(a Korean folktale)
Long ago, there lived a widow with her two sons, Bae and Young-Soo. The family lived in a valley known for its lush rice paddies. For many years, the brothers had helped their father work the fields, and when he died, they took over the farm. The brothers looked after their mother together.
As the years passed, the farm prospered, and the widow was well cared for. She admired her sons, but she taught them that the most important thing was that they always look after each other.
They learned their lesson. Because they cared for each other so well, there was never a problem. When people saw the way the brothers worked together and the way they shared, they agreed that Bae and Young-Soo were models for all the children.
“This is the way family ought to love each other,” everyone said.
The brothers took care of their mother well into her old age. When she died, the two young men divided all her worldly goods between them, careful to make sure the division was thoroughly equal.
After her death, they continued to work in the fields. They tilled and harvested, and in the autumn after their mother’s death, they had two events to celebrate: First, Young-Soo married his beloved, and then the brothers celebrated their biggest harvest ever.
One late evening just before Chuseok, the celebration of the harvest, Bae and Young-Soo were hard at work sacking and dividing their bags of rice under a full moon. Young-Soo smiled at his brother and whispered, “Next winter my wife and I shall have a baby!”
Bae was overjoyed. “That’s wonderful, brother!” he cried. “And I shall be an uncle!”
They went on working. As they worked, Bae thought about his brother’s new life. The wedding had cost a great deal, but with a child Young-Soo’s expenses would rise even more. Bae had plenty, so he began to think about how he could help his brother.
When they said goodnight and parted ways, the brothers walked to their separate homes. Bae wheeled his seven bags of rice toward his storehouse, and Young-Soo wheeled his seven bags to his.
When he reached home, Bae decided what to do. He would sneak one of his bags of rice into his brother’s storehouse. He would wait until midnight to take it there. If he simply offered it, Young-Soo was sure to refuse.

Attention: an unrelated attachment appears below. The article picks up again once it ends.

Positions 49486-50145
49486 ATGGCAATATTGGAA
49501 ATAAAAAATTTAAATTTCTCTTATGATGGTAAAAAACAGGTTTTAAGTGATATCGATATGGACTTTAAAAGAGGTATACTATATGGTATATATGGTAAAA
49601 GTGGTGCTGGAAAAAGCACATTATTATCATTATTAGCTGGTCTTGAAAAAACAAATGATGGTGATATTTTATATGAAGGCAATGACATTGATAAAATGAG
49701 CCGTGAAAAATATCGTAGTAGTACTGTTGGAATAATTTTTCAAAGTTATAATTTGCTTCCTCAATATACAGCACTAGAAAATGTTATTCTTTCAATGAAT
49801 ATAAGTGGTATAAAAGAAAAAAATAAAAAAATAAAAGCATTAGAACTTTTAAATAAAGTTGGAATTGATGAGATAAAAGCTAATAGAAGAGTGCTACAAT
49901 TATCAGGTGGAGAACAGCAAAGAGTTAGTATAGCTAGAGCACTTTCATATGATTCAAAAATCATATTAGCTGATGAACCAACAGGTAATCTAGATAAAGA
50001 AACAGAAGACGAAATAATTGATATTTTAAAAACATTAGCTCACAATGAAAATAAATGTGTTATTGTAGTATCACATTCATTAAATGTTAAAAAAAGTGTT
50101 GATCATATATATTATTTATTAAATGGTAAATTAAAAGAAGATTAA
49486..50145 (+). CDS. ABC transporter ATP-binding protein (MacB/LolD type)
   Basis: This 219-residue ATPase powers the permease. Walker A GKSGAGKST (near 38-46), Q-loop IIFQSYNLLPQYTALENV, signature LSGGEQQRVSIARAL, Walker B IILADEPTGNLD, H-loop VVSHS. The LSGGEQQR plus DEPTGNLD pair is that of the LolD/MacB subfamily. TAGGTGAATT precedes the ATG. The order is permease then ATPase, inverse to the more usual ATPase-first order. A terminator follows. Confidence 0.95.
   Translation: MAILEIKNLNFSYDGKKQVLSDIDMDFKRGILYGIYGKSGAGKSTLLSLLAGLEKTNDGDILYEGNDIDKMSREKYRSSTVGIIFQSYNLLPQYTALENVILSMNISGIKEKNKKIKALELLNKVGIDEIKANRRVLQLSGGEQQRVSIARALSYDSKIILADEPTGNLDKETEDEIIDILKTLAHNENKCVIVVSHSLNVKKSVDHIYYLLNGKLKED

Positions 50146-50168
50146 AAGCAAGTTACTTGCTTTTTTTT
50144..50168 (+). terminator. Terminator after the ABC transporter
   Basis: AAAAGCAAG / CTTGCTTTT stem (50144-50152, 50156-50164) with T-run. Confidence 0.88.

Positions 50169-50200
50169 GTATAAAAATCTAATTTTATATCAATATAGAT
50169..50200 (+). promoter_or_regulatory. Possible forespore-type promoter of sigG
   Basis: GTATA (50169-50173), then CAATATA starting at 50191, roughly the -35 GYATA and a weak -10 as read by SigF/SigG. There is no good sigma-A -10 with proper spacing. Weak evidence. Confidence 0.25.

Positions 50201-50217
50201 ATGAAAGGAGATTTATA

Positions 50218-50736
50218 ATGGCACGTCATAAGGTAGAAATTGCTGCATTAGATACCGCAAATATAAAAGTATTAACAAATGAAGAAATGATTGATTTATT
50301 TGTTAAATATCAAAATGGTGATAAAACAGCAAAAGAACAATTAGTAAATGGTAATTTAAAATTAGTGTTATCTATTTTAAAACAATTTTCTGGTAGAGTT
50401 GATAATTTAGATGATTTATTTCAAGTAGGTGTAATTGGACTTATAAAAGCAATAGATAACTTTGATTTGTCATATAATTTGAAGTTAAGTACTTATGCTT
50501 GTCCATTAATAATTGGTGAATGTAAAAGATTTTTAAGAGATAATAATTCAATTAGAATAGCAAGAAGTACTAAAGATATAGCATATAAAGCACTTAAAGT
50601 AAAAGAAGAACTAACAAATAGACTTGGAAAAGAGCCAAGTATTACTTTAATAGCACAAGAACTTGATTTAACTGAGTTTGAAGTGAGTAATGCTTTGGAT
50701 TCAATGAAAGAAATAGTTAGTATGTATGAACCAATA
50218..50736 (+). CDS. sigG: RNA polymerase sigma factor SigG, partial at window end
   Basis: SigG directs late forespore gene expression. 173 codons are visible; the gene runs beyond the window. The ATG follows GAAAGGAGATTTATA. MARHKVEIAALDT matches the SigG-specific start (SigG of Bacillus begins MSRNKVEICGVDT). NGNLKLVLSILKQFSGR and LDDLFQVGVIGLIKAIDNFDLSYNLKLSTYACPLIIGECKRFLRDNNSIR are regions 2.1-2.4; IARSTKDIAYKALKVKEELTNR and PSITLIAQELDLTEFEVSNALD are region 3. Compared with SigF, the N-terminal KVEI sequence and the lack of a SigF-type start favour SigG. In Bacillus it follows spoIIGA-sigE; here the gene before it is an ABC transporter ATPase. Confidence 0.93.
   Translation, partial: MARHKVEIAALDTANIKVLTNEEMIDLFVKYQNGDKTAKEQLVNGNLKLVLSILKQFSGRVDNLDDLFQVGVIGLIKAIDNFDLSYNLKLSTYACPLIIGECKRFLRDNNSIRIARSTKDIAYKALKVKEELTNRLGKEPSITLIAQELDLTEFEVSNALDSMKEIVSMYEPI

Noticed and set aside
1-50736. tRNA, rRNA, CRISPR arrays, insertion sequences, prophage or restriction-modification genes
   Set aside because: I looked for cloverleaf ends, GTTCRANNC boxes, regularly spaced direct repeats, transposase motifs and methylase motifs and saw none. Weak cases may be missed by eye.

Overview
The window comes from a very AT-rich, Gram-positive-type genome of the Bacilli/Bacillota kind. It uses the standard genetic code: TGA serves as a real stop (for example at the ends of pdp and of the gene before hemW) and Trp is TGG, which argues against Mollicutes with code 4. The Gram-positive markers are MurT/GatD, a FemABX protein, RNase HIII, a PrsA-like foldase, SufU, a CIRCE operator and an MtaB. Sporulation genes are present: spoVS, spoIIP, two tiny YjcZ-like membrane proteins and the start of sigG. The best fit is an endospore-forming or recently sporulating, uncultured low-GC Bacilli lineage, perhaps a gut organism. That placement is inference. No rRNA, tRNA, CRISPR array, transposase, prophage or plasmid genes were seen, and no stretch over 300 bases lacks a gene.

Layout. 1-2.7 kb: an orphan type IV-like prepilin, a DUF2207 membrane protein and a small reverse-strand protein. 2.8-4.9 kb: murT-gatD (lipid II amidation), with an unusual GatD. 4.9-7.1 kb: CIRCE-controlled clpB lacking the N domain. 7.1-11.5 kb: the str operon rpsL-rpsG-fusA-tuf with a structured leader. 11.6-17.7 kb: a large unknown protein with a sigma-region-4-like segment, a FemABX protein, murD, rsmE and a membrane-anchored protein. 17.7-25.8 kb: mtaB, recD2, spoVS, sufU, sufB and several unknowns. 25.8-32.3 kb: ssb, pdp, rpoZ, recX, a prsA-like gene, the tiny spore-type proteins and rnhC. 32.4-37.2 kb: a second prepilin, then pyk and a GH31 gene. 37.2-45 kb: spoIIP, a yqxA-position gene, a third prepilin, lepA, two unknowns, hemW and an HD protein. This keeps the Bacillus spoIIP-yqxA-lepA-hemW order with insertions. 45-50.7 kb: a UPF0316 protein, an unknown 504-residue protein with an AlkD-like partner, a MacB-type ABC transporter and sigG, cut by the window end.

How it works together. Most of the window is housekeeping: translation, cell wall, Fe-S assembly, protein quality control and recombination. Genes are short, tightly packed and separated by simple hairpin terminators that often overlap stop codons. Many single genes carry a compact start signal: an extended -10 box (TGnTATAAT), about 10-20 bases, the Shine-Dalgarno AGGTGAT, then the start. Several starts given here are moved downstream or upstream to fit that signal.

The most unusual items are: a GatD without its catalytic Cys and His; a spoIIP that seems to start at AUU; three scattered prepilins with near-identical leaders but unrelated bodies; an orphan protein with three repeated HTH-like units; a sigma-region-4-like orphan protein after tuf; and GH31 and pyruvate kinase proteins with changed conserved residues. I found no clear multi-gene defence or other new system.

And so at midnight, Bae sneaked over to his brother’s storeroom and left one of his bags of rice there.
Early the next morning, Bae walked into his storehouse to get his tools and was startled to see seven bags of rice sitting there. He counted again. Yes, there were seven. But he was sure he had taken one of his bags to Young-Soo’s place.
“Perhaps I dreamed I carried the bag to my brother?” Bae wondered. He knew that sometimes on the night of the full moon, dreams are especially vivid.
That night, Bae decided to sneak another bag of rice to his brother. He waited until midnight, and then he went over to Young-Soo’s place and left the extra bag. This time he made sure to count: six in his own storeroom, eight in Young-Soo’s.
But the next day when Bae walked into his storeroom, he was shocked to discover he still had seven sacks of rice. How could this be? He shook his head. He thought his dreams must be remarkable. He was so certain he had carried one of his bags of rice to his brother’s storeroom. But he decided he would try again.
And so, once more, Bae waited until midnight. The moon was still bright as he walked. Its glow lit the path between his storehouse and his brother’s, and as Bae walked, he whispered to himself, making certain he was awake.
“I see the moon,” he said, looking up at the sky. “I see myself walking,” he said. “I am counting my steps,” he said. And then, as he neared Young-Soo’s storehouse, he looked up, but what he saw shocked him.
There was a man walking toward him, a man carrying a sack on his back, and as he came close, he saw that the man was his brother. Bae gasped.
When Young-Soo saw his brother with a sack on his back, he also gasped.
“I was trying to give you an extra sack of rice,” Bae said, “to help you to care for your wife and your child-to-be.”
“And I counted my sacks and saw I had one extra,” Young-Soo said, “and I wished only to make our shares equal.”
The brothers burst out laughing when they understood what had happened. Young-Soo said, “Brother, we work the same number of hours in the field. We sweat and we toil in equal measure. You are due the same as me.”
“But, brother,” Bae said, “your need is greater than mine. I have no wife or child.”
“One day you will,” Young-Soo said. “Brother, do me the honor of making sure we continue to share all our lives.”
The brothers embraced, and when the story of the traveling sacks of rice spread through the valley, everyone agreed: “The brothers are models for us all.”